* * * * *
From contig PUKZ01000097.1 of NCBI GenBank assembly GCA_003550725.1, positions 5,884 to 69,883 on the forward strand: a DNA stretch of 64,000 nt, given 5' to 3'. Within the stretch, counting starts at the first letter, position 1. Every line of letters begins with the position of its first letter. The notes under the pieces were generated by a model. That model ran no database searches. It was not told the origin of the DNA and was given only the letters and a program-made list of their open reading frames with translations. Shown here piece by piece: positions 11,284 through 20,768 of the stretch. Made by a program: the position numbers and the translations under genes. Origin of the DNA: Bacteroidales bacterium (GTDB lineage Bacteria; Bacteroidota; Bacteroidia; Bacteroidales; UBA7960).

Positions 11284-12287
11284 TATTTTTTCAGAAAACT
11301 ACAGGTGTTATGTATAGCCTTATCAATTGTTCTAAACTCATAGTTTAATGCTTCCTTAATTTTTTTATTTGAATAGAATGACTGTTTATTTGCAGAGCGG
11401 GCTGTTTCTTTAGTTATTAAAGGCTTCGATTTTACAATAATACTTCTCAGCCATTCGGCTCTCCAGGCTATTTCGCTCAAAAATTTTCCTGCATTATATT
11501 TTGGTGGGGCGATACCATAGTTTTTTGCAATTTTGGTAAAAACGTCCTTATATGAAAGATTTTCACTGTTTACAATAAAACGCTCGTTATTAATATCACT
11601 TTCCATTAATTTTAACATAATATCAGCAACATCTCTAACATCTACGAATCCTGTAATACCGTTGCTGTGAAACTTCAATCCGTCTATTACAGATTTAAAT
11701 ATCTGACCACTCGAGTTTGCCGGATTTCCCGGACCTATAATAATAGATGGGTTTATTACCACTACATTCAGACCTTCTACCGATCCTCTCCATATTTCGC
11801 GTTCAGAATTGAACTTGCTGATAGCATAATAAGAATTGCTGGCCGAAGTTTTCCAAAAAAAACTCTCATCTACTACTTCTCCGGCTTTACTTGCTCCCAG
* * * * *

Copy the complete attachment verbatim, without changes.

From contig PUKZ01000097.1 of NCBI GenBank assembly GCA_003550725.1, positions 5,884 to 69,883 on the forward strand: a DNA stretch of 64,000 nt, given 5' to 3'. Within the stretch, counting starts at the first letter, position 1. Every line of letters begins with the position of its first letter. The notes under the pieces were generated by a model. That model ran no database searches. It was not told the origin of the DNA and was given only the letters and a program-made list of their open reading frames with translations. Shown here piece by piece: positions 11,284 through 20,768 of the stretch. Made by a program: the position numbers and the translations under genes. Origin of the DNA: Bacteroidales bacterium (GTDB lineage Bacteria; Bacteroidota; Bacteroidia; Bacteroidales; UBA7960).

Positions 11284-12287
11284 TATTTTTTCAGAAAACT
11301 ACAGGTGTTATGTATAGCCTTATCAATTGTTCTAAACTCATAGTTTAATGCTTCCTTAATTTTTTTATTTGAATAGAATGACTGTTTATTTGCAGAGCGG
11401 GCTGTTTCTTTAGTTATTAAAGGCTTCGATTTTACAATAATACTTCTCAGCCATTCGGCTCTCCAGGCTATTTCGCTCAAAAATTTTCCTGCATTATATT
11501 TTGGTGGGGCGATACCATAGTTTTTTGCAATTTTGGTAAAAACGTCCTTATATGAAAGATTTTCACTGTTTACAATAAAACGCTCGTTATTAATATCACT
11601 TTCCATTAATTTTAACATAATATCAGCAACATCTCTAACATCTACGAATCCTGTAATACCGTTGCTGTGAAACTTCAATCCGTCTATTACAGATTTAAAT
11701 ATCTGACCACTCGAGTTTGCCGGATTTCCCGGACCTATAATAATAGATGGGTTTATTACCACTACATTCAGACCTTCTACCGATCCTCTCCATATTTCGC
11801 GTTCAGAATTGAACTTGCTGATAGCATAATAAGAATTGCTGGCCGAAGTTTTCCAAAAAAAACTCTCATCTACTACTTCTCCGGCTTTACTTGCTCCCAG